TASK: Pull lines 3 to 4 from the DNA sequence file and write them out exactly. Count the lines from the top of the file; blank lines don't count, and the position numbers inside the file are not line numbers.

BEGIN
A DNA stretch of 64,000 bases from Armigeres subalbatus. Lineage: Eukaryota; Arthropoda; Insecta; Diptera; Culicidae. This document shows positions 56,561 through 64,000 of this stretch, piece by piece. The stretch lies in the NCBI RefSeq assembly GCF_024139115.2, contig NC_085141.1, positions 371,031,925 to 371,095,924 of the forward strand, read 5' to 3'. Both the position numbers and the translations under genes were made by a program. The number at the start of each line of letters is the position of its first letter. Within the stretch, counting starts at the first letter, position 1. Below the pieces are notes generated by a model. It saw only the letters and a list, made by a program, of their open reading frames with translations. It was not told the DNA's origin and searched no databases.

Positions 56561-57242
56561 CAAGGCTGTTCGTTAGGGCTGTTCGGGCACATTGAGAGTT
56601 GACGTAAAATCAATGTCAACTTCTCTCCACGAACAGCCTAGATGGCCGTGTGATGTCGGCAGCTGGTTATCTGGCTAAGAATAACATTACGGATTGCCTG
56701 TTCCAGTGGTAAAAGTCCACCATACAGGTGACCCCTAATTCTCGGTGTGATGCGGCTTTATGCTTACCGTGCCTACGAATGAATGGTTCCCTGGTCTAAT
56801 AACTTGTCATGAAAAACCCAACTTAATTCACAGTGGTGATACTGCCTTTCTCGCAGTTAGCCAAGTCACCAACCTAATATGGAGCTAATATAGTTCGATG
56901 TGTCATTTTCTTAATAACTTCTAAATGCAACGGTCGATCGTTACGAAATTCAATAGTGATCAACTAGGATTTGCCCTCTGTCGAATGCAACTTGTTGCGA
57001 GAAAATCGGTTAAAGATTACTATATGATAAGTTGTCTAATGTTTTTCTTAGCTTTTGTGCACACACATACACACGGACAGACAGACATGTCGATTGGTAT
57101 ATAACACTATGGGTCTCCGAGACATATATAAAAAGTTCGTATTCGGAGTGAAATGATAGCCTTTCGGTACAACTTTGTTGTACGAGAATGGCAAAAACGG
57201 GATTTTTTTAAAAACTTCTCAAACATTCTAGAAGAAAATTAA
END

56561 CAAGGCTGTTCGTTAGGGCTGTTCGGGCACATTGAGAGTT
56601 GACGTAAAATCAATGTCAACTTCTCTCCACGAACAGCCTAGATGGCCGTGTGATGTCGGCAGCTGGTTATCTGGCTAAGAATAACATTACGGATTGCCTG